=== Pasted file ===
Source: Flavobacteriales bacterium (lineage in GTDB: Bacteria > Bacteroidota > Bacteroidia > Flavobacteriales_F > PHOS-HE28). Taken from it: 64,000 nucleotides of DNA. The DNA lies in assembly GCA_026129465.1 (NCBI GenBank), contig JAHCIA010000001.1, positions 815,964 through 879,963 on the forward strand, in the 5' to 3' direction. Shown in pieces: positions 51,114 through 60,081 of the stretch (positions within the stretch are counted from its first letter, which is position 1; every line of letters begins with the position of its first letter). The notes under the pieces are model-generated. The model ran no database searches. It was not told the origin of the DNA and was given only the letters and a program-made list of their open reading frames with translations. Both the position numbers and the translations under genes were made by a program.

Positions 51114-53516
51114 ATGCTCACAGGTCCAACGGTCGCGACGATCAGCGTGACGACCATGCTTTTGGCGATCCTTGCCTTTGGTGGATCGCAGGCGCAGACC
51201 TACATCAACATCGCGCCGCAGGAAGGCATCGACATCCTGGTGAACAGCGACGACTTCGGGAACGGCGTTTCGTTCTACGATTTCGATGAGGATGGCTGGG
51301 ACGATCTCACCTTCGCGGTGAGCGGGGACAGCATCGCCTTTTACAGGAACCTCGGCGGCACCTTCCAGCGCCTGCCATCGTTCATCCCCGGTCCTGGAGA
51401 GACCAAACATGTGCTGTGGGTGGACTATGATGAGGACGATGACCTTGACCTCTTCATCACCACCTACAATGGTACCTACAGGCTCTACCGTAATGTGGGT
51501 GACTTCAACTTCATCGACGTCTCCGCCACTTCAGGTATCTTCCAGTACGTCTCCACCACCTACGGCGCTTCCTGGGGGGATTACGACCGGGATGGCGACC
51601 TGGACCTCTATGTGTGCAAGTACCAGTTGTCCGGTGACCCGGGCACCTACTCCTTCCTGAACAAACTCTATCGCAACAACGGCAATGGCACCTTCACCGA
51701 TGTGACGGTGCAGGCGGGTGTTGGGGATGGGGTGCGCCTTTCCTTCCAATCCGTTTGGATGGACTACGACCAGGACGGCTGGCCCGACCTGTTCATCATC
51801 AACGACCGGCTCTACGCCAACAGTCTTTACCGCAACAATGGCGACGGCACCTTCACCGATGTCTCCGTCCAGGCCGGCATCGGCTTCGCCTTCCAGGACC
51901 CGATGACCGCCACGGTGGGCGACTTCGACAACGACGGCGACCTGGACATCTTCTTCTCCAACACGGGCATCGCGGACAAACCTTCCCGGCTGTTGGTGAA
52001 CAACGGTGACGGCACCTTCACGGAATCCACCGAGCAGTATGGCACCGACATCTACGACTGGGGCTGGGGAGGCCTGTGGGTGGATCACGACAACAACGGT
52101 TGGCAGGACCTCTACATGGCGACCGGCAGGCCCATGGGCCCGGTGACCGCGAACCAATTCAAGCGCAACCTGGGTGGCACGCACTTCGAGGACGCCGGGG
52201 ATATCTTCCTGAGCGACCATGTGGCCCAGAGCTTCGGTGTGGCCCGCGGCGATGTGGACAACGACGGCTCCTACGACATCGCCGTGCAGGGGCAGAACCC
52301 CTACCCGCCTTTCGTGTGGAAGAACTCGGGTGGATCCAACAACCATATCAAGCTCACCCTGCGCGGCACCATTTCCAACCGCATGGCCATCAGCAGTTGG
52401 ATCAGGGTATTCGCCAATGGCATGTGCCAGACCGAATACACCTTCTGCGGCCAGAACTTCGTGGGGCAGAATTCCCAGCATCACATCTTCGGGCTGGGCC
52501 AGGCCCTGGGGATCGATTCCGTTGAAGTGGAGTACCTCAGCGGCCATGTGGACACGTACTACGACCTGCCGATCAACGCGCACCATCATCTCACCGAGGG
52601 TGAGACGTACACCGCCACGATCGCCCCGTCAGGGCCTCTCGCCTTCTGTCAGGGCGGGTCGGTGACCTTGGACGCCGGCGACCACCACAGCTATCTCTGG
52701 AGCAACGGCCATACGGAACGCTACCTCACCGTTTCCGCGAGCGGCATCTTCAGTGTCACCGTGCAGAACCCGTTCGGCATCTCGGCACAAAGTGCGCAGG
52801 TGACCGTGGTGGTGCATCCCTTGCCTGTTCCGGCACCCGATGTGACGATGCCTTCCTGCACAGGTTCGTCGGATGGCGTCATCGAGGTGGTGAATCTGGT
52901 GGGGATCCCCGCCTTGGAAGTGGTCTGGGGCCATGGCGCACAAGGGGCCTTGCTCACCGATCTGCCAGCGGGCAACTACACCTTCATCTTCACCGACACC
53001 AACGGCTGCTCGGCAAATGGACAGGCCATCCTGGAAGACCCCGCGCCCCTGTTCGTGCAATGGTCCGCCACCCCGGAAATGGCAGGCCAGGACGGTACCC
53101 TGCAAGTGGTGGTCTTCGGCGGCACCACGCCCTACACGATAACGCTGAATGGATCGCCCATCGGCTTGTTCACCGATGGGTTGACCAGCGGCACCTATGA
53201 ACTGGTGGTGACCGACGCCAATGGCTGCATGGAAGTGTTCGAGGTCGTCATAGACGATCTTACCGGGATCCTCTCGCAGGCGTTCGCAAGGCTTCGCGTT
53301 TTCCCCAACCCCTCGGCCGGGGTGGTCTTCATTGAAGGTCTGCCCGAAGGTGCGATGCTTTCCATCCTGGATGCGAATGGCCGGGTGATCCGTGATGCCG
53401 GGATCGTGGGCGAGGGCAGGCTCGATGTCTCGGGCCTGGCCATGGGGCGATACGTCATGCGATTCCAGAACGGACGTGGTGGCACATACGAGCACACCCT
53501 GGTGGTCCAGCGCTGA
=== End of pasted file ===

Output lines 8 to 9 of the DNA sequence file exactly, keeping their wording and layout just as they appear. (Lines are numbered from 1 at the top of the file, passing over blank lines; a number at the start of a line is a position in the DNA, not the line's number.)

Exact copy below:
51601 TGGACCTCTATGTGTGCAAGTACCAGTTGTCCGGTGACCCGGGCACCTACTCCTTCCTGAACAAACTCTATCGCAACAACGGCAATGGCACCTTCACCGA
51701 TGTGACGGTGCAGGCGGGTGTTGGGGATGGGGTGCGCCTTTCCTTCCAATCCGTTTGGATGGACTACGACCAGGACGGCTGGCCCGACCTGTTCATCATC